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I read the three books of the Tearling series and was intrigued to see this prequel.  It hooked me from the first chapter.  We follow Elyssa Raleigh in her journey from the heir to the throne to the birth of her daughter, Kelsea.  We learn more about the Creche and the back story of the Mace as well as other characters from the series.  This book fills in a lot of history that was not present in the series and I loved having the information and placing it.  I will be re-reading the other three books as I feel I will enjoy it even more.

Highly recommended!
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Dark and atmospheric. Beneath the Keep is for sure one of the darkest books I’ve ever read. I took me a while to finish it because every time I read a certain scene, I had to put the book down or sometimes skip it. I haven’t read The Queen of the Tearling, but as soon as I started reading Beneath the Keep, I knew which characters I wanted to reach their goals.

There were also the characters that I absolutely despised because of the things they did.
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If you finished the Queen of the Tearling series with questions like I did, this prequel connects the dots and answers them, while providing more context for what happens outside the castle. It won't probably make much sense unless you've read the Traveling novels. I like how this deals with class and justice from a different angle and gives backstories for some of the characters.

CW for child abuse, drug addiction, murder.
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It's no secret that the Tearling trilogy is well loved. To say I was hesitant in reading this book was an understatement, I thought maybe it would simply ruin the beautiful images I had in my head of Tearling. 

Beneath the Keep was masterfully done. It was able to stand tall as a stand alone, but still help explain so many details of the other three books. Johansen really brought us back to the Tearling world without being too heavy and uncoordinated. It is the perfect guide book into the trilogy. I just may have to re-read them all again.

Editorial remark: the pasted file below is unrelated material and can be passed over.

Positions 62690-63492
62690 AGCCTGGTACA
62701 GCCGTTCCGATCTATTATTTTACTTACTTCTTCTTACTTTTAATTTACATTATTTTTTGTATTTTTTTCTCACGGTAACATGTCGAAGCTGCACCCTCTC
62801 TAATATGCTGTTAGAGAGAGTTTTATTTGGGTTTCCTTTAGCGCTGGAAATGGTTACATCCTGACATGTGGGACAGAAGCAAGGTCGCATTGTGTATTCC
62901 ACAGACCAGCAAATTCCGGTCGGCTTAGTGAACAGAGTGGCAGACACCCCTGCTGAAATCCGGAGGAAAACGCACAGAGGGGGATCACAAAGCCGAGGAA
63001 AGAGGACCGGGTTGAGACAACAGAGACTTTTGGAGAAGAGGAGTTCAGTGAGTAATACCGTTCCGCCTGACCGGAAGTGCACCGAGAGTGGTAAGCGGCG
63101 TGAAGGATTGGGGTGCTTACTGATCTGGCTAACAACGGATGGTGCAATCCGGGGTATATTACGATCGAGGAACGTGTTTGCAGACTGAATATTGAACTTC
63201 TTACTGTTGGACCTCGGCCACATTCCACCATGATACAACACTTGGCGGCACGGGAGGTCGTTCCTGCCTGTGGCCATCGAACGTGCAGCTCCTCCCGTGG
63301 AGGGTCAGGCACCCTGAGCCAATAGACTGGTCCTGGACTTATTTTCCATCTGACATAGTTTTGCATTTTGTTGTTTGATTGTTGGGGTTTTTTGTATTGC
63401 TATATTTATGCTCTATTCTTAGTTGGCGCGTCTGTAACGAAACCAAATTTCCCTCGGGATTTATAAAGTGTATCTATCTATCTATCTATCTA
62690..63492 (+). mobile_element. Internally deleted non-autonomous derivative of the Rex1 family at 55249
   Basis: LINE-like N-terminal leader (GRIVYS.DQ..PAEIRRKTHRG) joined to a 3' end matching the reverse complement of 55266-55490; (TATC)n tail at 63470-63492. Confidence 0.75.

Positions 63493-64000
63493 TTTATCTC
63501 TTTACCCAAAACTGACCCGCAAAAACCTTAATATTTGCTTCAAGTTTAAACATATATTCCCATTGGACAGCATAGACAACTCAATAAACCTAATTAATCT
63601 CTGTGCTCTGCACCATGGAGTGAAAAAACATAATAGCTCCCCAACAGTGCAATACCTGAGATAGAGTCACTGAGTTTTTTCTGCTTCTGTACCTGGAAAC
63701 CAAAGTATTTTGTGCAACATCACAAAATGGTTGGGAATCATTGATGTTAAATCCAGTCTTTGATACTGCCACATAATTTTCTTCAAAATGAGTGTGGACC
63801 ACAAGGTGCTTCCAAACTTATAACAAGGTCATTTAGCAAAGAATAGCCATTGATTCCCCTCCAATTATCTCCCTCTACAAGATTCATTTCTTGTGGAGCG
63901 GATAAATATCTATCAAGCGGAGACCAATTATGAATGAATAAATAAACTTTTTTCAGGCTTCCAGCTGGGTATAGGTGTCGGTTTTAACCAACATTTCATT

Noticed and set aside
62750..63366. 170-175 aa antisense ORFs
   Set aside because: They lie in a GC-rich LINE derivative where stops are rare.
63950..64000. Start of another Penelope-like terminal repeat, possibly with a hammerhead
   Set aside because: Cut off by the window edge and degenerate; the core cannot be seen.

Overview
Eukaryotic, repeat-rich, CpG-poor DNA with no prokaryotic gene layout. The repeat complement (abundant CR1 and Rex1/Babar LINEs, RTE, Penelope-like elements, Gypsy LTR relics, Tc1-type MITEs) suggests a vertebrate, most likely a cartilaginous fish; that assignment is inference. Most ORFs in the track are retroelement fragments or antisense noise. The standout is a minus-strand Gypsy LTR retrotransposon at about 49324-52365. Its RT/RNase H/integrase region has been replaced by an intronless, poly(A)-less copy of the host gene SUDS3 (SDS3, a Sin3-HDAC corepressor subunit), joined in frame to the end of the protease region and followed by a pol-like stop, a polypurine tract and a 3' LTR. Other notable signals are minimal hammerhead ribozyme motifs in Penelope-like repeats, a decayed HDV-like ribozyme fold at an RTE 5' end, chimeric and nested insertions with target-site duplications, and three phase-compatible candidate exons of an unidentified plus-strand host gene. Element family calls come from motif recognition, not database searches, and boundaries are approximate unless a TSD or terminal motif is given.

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Beneath the Keep is a prequel to the Tearling series, focusing on the events that led to Kelsea Raleigh Glynn being removed from her mother Elyssa's care, and raised in hiding in the Tearling. One major character in Kelsea's story is the enigmatic Mace, or Lazarus as some call him. In this novel we learn of the Mace's history, and his evolution from a boy named Christian, to an unbeatable prizefighter named Lazarus, to the moment he takes up the mace and becomes a member of the Queen's guard. We also learn about the Blue Horizon and William Tear's "better world" aspirations.

This novel took me a long time to get through- in fact, it took weeks- because it was so grueling. The underworld that Mace was raised in is cruel, brutal, filled with misogyny, pedophilia, and every vice one can think of. While his evolution as a character was a rewarding arc, the story that takes us on that arc was often difficult to read about. This one is only going to be for diehard Mace and Tearling fans, and for those not triggered by the many challenging issues shown in the Tearling society. While Mace actively fights against all these evils, Johansen spares no detail in showing us that Mace was raised in a society that uses those with little or no power.

The audiobook is beautifully read by Mandy Williams.

CW: heroin addiction, child abuse, child sexual abuse, rape, torture, murder, mass murder

I received a digital and paper review copy of this novel in exchange for an honest review.
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I wanted to love this book. I was dying to hear more about the Tearling after finishing the series and was so anticipating this prequel. I have to say I'm pretty disappointed the writing isn't anywhere near as good and I felt like this was almost forced writing, like writing for the sake of writing without much point to it. It's a shame, but I would not recommend it.
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Thank you Netgalley and published for an advanced copy.

Trigger Warnings:
Rape, trafficking, drug abuse and gore.